Bad Chart: Hedge Funds’ Long Term Gains

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Source: Moneybeat


I have been in the midst of a big research project that has led to me looking askance at the claims and long term returns of hedge funds.

It began with the research I did for Romancing Alpha, Forsaking Beta, and has led to other interesting places. But as we have learned, some things are not as they appear.

The chart above is a case in point

This is one of those return charts that looks impressive when you first see it, but once you delve deeper you learnt hat it is actively misleading.

It is a time weighted return series, and as such, shows the annual returns of managers regardless of assets under management (AUM).A more honest display would be an asset weighted return series.

Here is why: Imagine a manager who is up 10% every year for 9 years, then down 30% in year 10.  You might think he is creating a lot of Alpha and net net has created a lot of wealth.

But having done some research, I now know quite a few things I did not last year:

1. The Hedge fund industry has swollen, from barely $100B to well over $2T from 1997 to 1012;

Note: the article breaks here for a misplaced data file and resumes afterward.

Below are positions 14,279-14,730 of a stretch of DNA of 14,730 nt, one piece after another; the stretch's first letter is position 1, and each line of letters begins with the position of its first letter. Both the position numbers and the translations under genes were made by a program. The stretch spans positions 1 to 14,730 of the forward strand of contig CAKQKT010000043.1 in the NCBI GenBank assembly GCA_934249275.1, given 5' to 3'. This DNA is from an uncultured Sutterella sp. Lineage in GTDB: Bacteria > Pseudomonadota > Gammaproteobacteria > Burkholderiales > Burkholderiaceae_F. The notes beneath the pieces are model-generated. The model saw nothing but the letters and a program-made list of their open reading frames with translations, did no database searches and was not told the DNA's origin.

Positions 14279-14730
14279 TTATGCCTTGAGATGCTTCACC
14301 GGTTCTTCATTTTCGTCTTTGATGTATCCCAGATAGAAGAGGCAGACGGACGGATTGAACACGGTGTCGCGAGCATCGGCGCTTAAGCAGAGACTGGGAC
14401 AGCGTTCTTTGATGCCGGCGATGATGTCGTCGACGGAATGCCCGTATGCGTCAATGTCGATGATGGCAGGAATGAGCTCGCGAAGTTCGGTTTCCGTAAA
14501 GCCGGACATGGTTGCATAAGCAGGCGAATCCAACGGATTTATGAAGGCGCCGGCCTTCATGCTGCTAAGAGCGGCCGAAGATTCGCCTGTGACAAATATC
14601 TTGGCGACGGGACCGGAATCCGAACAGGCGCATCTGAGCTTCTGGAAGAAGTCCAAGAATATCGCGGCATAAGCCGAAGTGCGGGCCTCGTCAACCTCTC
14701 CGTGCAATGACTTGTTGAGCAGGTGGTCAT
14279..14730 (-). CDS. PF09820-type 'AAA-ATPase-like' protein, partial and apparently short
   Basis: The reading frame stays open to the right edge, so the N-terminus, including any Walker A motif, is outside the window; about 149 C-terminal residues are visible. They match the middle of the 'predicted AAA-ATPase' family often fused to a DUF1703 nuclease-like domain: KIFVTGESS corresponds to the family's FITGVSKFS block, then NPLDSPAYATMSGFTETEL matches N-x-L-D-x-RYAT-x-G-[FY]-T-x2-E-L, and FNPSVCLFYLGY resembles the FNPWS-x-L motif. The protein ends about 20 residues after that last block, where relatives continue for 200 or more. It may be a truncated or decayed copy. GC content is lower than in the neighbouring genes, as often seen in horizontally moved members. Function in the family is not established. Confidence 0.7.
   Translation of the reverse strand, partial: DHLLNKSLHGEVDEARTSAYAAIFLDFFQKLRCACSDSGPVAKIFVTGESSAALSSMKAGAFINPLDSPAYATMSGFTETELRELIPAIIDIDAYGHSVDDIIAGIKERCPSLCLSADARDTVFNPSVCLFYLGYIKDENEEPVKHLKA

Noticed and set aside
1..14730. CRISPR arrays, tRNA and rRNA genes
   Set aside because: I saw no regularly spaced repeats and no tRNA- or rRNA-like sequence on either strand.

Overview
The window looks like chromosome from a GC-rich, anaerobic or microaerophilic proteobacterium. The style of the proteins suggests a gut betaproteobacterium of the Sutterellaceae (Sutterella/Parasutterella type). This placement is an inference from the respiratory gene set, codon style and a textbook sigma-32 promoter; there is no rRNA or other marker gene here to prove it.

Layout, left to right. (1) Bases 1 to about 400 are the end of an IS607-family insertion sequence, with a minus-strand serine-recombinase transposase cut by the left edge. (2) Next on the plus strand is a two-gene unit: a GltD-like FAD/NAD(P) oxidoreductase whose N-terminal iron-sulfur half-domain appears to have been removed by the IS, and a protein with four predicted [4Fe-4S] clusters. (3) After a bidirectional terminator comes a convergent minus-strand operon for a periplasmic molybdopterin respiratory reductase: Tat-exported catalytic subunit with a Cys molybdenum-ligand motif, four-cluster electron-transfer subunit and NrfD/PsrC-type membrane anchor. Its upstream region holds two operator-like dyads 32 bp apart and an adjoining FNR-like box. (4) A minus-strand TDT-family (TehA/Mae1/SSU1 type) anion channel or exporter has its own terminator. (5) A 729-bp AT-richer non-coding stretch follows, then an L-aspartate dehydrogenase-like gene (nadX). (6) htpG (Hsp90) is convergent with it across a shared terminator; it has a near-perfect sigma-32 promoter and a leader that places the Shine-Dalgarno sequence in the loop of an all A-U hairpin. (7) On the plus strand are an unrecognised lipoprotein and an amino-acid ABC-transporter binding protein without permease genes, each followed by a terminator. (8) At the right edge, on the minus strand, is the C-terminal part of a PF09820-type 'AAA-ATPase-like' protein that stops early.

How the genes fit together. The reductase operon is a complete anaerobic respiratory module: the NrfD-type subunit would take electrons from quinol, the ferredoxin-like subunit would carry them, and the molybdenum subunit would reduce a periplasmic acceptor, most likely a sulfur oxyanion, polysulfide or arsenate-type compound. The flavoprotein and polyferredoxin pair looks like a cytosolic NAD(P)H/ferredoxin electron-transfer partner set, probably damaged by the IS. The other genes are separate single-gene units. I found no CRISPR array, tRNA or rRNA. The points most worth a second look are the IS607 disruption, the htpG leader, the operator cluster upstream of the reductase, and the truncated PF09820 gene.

2. Hedge fund managers ability to create Alpha typically is inverse to their size;

3. The distribution of Alpha is nonGaussian (not a smooth bell curve)

4.  In 2008, Hedge funds lost all of the profits they had previously made (and then some). Add in 2&20% and hedgies are a poor bet for most investors.

(Note: We haven’t even touched upon all of the errors that are on the Hedge fund index — survivorship bias, backfill problem, self reporting issues, etc.).

Which brings us back to our theoretical manager 10% for years with a 30% loss in year 10: Imagine he is a John Paulson like manager, who did really well until he hit the wall.

His best years were when the firm was small — up 10% when its a $50-$150 million fund. His gains are low millions, even 10s of millions. Then after a few big rounds of publicity, the funds he manages swell to several billion dollars. Down 30% wipes out all of the gains of the prior decade — and then some — in asset weighted series.

But in a time-wighted series, he looks pretty good.  Its an epic fail, a colossally misleading returns .

Which is of course why so many managers love them!



Europe Charting Hedge Funds’ Long Term Gains
Harriet Agnew
Money Beat June 12, 2013


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